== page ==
Tuesday, August 20, 2013

Book about doll shoe making techniques

I have been planning on collecting together and organizing information on tools, materials and techniques for making doll shoes. Much of the information is already in this blog, but it is here and there and may not be easy to find. That is why I'm planning on writing a book about the subject.

To keep the costs down, I am planning on making it an ebook, specifically a Kindle book available through Amazon. This way, I do not need to limit the number of pages and can be as elaborate as I think is necessary.

Considering my track record of unfinished projects, I cannot make any promises about if and when the book will be ready, but I have started planning the structure of the book and what information to include. This is where you, the readers of my blog, enter the picture. If there is a specific subject you would like to see included or any other requests, leave a comment to this blog post or tweet it to @kenkafriikki.

The preliminary plan for the structure is to have four main parts: Tools, Materials, Techniques for different parts of shoes, and example projects showing how to make shoes from start to finish (also different scales and different skill levels from very easy to ones using advanced techniques). This may change once I start writing the book and see how the structure works.

Update: I checked the sales of my previous book and as it seems not to be selling anymore, I lowered the price. You can find it here. It is not exactly cheap even at the new price, but an even lower price would mean all profits going to Blurb. Actually, the printing cost is the main reason of choosing the ebook format for the next book.

Monday, August 19, 2013

Wedges for Sybarite

I realized I haven't used many of the cast resin soles I made for Sybarite a few years ago. I found interesting plastic material I wanted to use, so I decided to use a pair of cast resin wedge soles with that. I started by painting the soles black using enamel paint (solvent-based). The extra sole in front is there to show how the soles look straight out of the mould.

The plastic for the uppers looks like this. It was rectangular originally, but I had already cut the required pieces out at this point. These were available in various colors at 2 € per 10 x 12 cm piece. I got this and another piece in silver.

Here are the pieces for the shoes before trimming the edges.

And a closeup showing the structure of the material better.

Plus another closeup showing the back.

The insole is just one layer of card stock and a piece of leather. There was no reason to use more layers of card stock as the arch in the soles is exactly the same as in Sybarite's foot, so the foot provided the desired form during assembly. After trimming the edges of the plastic pieces, I attached them using sewing thread.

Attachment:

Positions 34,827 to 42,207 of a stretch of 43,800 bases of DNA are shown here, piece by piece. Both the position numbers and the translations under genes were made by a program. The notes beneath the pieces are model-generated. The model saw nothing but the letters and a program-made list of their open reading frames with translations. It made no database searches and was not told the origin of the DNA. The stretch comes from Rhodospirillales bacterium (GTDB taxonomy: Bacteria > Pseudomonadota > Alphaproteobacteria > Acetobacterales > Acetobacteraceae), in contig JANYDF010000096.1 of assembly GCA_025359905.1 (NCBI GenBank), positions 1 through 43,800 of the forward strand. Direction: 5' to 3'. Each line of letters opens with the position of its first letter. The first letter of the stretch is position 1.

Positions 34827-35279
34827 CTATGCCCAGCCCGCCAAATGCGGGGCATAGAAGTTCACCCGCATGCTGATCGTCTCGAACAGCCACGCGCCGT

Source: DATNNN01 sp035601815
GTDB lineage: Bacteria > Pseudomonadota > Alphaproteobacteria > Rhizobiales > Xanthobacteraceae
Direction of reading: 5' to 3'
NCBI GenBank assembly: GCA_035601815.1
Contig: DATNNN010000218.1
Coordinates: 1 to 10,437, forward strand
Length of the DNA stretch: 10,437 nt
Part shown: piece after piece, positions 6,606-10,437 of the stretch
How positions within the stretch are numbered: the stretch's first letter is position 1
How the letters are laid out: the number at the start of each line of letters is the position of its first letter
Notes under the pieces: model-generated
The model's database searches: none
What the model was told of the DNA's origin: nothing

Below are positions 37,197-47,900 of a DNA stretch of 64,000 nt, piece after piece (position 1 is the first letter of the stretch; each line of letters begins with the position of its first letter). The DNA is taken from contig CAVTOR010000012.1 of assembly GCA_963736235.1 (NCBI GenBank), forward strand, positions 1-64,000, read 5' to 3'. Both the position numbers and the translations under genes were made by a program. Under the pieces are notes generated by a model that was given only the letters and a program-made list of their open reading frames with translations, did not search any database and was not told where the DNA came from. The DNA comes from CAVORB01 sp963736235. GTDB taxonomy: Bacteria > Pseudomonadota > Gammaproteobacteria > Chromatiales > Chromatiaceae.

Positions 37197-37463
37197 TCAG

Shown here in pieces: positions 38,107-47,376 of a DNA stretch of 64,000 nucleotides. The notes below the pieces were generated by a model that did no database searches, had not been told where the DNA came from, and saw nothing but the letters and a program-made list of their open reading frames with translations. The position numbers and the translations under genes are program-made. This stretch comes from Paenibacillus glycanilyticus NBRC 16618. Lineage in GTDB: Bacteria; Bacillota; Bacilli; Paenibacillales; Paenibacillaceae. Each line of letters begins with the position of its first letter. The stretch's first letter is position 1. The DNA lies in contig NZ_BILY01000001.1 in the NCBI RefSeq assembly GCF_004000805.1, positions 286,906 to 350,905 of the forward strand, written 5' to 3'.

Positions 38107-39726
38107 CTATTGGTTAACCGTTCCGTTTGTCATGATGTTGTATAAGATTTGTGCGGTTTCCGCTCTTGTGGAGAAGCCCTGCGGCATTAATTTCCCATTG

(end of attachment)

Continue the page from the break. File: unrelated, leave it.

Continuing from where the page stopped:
Here are the straps with sewing thread attached.

And here they are in place. As you can see, they stay straight at this stage because of the way the sewing threads are attached, but gluing the ends to the sides of the soles will correct that.

The ankle part is closed with a strap made of leather.

I attached a small piece of bent wire at the end of the strap and that goes through a hole on the opposite side as shown in the photo. It is the same method I used for Monster High shoes with cork soles and it works surprisingly well despite being so simple. You just need to apply a lot of glue on the inside of the strap where the end of the wire is to make sure the wire will stay in place and won't scratch the doll's foot.

All that is missing now are the wedge soles.

The strap looked a bit out of place as it was, so I decided to glue some leftover pieces to it.

Then it was time to glue the wedge soles in place and the ends of the toe straps to the sides of the soles, so the straps would keep their correct form.

Friday, August 16, 2013

Tiny Kitty's shoes

These shoes had been at this stage for a long time. In fact, so long that I didn't manage to find any of the earlier photos, even though I must have taken some. It doesn't really matter, because the stages up to this point are described in earlier posts about other shoes. I used a pair of wedge soles made by casting plaster in latex moulds. I glued some silver-colored fabric on the sides of the soles, glued pieces of leather as outer soles, and made the insoles using cardstock and the same fabric I used for the sides.

Next I glued the insoles in place as the straps were so thick that they had to be glued to the sides, not under the insoles (that works in bigger shoes, but not in 1/6 scale). The straps are made of card-woven bands left over from some earlier project. I glued one side first and let it dry.

Then I glued the other side and the pieces behind the heel that will hold the ankle straps.

The way of closing the ankle straps is a bit different from the ones I've tried before. I attached a small bead and button on the vertical piece and used glue to secure the ends of the thread. The bead is there to make some room between the band and the button, so closing the strap will be easier.

Then I glued the ankle straps in place. Making working buckles in this size isn't easy, so I used thin rubber bands. They will deteriorate in time, so I'm not too happy about using them, but they work very well in the short run.

Here are the finished shoes from different angles. Dark ankle straps probably would look better, but I only had rubber bands in gold, silver, bronze and multi-color, so silver will have to do for now. Also the vertical pieces look clumsy. This is really why I rarely make shoes in this scale (only slightly bigger than Barbie shoes). It is so hard to make them look right.